The governor of West Virginia has filed a lawsuit against Greensill Capital and its founder, alleging that the now collapsed financing firm “perpetrated a continuous and profitable fraud” against his mining company.
Jim Justice, a 69-year-old businessman and Republican politician, has launched legal action against Greensill in Manhattan federal court, alleging his coal mining empire is under threat due to its “sudden and unjustified abandonment” by the financing firm.
Justice’s Bluestone Resources and its related companies have been one of Greensill’s biggest clients in recent years. Greensill specialised in arranging corporate funding linked to invoices and fell into administration last week.
Bluestone is the first Greensill client to take legal action. Greensill’s own lawyers argued in an Australian court earlier this month that its collapse could put 50,000 jobs around the world at risk, because some of its clients were “likely to become insolvent” without further financing.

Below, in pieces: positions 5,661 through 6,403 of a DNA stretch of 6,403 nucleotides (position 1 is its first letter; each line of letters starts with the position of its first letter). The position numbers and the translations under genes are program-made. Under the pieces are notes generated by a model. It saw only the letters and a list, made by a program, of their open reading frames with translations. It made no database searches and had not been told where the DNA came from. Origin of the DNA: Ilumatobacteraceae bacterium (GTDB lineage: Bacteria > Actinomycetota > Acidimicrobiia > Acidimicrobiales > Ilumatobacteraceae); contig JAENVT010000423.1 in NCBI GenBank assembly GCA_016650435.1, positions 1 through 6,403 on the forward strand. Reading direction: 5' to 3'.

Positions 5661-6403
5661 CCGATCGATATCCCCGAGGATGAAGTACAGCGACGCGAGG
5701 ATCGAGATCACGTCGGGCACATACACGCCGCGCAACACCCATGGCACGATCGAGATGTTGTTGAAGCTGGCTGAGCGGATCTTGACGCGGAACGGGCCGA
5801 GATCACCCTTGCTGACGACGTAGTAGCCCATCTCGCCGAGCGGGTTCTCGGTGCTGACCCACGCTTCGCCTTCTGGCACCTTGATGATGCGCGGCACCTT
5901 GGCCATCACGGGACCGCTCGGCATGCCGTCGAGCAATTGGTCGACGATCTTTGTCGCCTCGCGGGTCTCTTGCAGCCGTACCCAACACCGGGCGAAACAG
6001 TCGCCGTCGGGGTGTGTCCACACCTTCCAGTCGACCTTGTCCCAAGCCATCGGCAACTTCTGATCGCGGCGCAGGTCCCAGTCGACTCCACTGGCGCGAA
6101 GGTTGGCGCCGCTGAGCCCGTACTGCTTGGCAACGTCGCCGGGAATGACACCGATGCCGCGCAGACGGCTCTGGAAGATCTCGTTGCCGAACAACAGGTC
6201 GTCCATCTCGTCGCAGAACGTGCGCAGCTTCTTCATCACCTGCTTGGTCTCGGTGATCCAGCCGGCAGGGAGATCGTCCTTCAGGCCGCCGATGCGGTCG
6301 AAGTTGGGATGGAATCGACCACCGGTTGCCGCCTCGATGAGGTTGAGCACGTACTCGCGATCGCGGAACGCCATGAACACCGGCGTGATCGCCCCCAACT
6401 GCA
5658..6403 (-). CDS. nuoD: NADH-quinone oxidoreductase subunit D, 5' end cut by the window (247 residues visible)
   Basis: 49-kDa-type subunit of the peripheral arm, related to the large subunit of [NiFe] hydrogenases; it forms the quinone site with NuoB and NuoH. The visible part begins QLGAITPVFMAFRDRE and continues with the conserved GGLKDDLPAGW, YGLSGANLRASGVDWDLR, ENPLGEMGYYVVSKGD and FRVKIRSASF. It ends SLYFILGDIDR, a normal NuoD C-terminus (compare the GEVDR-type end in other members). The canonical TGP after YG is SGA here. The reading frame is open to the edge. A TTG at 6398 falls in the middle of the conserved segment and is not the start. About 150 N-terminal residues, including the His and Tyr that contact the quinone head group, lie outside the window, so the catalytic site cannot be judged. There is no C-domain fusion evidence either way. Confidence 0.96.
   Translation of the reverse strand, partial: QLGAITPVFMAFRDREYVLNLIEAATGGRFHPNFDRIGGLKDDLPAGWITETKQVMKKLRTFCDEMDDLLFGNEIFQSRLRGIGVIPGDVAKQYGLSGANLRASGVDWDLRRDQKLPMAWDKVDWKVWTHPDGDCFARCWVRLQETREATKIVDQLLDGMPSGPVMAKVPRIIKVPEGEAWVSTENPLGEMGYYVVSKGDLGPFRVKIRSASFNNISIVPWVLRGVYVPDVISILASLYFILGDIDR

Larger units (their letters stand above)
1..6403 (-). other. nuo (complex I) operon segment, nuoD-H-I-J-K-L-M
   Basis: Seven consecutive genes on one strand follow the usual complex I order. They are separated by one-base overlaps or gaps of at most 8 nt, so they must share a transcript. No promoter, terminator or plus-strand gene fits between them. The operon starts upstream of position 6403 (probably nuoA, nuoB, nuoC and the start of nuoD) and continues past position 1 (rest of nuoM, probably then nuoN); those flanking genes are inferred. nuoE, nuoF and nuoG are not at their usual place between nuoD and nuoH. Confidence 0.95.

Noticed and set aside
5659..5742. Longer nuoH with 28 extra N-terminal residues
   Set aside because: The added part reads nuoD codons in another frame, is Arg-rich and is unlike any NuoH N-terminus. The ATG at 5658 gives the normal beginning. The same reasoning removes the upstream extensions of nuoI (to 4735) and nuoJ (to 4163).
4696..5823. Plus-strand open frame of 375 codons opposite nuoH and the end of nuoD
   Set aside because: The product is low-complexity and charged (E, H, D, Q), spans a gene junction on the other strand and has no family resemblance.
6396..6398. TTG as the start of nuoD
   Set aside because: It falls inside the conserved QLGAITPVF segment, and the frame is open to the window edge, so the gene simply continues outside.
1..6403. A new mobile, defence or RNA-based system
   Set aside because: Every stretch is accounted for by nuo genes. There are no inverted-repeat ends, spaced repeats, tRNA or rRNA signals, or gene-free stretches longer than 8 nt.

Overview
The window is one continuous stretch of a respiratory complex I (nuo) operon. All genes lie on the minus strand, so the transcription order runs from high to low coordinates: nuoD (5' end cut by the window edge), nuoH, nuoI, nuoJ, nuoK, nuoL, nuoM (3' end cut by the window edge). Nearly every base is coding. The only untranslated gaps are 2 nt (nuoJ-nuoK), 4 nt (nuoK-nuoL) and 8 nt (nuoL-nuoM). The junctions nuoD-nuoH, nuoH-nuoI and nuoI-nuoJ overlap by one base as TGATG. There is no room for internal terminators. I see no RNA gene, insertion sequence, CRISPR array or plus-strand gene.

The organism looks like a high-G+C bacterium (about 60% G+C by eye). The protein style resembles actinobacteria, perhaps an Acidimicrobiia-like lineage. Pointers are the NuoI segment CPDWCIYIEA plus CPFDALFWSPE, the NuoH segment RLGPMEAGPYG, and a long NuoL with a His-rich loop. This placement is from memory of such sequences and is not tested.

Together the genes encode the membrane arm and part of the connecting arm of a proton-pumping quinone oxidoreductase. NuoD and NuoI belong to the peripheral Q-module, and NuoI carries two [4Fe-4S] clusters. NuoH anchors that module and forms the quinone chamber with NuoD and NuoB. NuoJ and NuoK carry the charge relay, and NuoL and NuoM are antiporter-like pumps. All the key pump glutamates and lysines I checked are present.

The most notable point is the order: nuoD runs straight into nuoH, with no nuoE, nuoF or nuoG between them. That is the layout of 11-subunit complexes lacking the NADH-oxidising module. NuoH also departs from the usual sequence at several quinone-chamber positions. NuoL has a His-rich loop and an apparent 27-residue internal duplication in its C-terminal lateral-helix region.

The suit, filed by Bluestone’s lawyers Sullivan & Cromwell in the Southern District of New York on Monday, says that the London-based finance firm advanced $850m of financing to Bluestone. In return, the coal miner paid $108m in cash and an additional $100m in equity warrants, giving Greensill the option to take a stake in Justice’s business.
In the filing, Bluestone claims that in recent negotiations over its financing with Greensill, the company “engaged in a pattern of material misrepresentations” about its “own increasingly perilous financial condition”. The suit says that the financing firm indicated that it “remained a stable and committed financing partner for the long-term”, arguing that if Bluestone had been aware of its true condition it would have “immediately sought alternative financing”.
The lawsuit names founder Lex Greensill and former vice-chairman Roland Hartley-Urquhart as defendants.
Greensill’s administrators Grant Thornton declined to comment. Greensill and Hartley-Urquhart did not respond to requests for comment.